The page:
Washington— ABC television and radio stations owned by The Walt Disney Co. have rejoined the National Association of Broadcasters after bolting the trade group two years ago over a media-ownership dispute.
Disney’s return, announced last Wednesday, begins to repair a bitter feud between network affiliates, which dominate the NAB, and the national networks. But the healing process is far from over because NBC, CBS and Fox — long gone before Disney found the exit — have given no indication of reversing their decision.
NBC wasn’t commenting and a Fox spokeswoman said the company had no plans to rejoin NAB. CBS has told its affiliates that it is open to rejoining NAB if the trade group moves in a new direction under new leadership.
The “Big Four” fled the NAB because their affiliates wanted to ban the networks from owning stations that reached more than 35% of U.S. TV households. Relaxing the 35% cap, the affiliates argued, would give the network too much influence over programming decisions, among other things.
At the time, network sources complained that it was counterproductive to retain NAB membership while NAB was lobbying against their interests.
In June 2003, the Federal Communications Commission moved the cap to 45%. A few months later, Congress responded to affiliate pressure by imposing a 39% cap that the FCC is unauthorized to alter.
When Disney pulled out of the NAB, executive vice president of worldwide government relations Preston Padden indicated that the networks might form their own trade association, but it never happened.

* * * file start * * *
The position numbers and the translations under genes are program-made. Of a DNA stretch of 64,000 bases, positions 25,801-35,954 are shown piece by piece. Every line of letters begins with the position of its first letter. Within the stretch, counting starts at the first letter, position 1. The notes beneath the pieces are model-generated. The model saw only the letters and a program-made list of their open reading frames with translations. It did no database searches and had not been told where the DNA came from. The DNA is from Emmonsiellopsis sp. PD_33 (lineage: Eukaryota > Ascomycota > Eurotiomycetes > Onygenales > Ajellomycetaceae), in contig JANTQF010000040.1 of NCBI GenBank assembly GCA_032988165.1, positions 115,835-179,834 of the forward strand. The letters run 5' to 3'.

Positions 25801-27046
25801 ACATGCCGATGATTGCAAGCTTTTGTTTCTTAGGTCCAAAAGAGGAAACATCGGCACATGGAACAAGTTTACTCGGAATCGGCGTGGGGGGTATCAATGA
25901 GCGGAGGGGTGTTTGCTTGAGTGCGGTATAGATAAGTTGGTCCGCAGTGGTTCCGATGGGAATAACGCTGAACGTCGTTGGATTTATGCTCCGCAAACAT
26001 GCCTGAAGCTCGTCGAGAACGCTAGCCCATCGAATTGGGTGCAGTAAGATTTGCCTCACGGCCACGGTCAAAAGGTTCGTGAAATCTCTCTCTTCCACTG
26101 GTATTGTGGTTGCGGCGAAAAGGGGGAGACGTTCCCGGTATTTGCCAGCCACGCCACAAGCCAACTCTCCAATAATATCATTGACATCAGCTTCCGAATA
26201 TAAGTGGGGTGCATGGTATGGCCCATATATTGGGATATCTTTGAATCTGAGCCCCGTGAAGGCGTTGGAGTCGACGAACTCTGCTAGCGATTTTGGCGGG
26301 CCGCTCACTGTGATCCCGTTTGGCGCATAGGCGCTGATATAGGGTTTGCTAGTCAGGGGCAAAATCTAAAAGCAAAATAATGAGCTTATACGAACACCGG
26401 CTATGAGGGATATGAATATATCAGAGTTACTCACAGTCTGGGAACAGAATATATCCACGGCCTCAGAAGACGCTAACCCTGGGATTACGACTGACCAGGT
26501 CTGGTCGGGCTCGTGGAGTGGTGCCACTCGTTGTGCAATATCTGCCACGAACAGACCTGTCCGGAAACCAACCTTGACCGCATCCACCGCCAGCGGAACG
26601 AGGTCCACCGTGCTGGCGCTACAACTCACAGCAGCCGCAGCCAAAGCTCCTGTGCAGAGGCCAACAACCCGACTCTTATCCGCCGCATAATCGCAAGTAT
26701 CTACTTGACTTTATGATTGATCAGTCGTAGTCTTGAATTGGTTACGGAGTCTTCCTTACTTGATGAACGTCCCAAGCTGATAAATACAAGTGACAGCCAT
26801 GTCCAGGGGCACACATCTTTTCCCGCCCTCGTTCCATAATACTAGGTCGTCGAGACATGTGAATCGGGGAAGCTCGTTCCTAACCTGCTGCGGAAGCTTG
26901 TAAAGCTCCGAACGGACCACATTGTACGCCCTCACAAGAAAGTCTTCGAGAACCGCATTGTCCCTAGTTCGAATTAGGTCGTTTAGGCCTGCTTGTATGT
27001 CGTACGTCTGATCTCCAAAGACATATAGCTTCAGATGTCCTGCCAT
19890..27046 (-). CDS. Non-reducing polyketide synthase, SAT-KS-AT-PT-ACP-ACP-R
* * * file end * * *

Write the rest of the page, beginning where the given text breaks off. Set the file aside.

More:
“ABC believes that the best interests of our industry, our company and, ultimately, the viewing public can be promoted by returning to the NAB at this time. With policy differences now behind us, ABC and the NAB are once again in a position to work together toward our important common goals,” Padden said in a joint statement with NAB officials.
After Disney’s move, the NAB is looking refreshed and energized as it continues the search to replace president Edward Fritts and to modify federal legislation that could orphan 73 million analog-TV sets in a few years.
“This is great news for the NAB, ABC and the entire broadcast industry,” Fritts said in a joint statement with Padden. “There is no denying that we are stronger as an industry when we are united.”
In February, Fritts announced his plan to leave the post he took over in 1982. NAB could name his replacement within a few months.
Disney is rejoining NAB about one month before Robert Iger takes over as CEO from Michael Eisner. In recent months, Disney has patched things up with a pair of angry former directors (including Roy Disney), and the company is reportedly seeking to heal a rift with Pixar Animation Studios.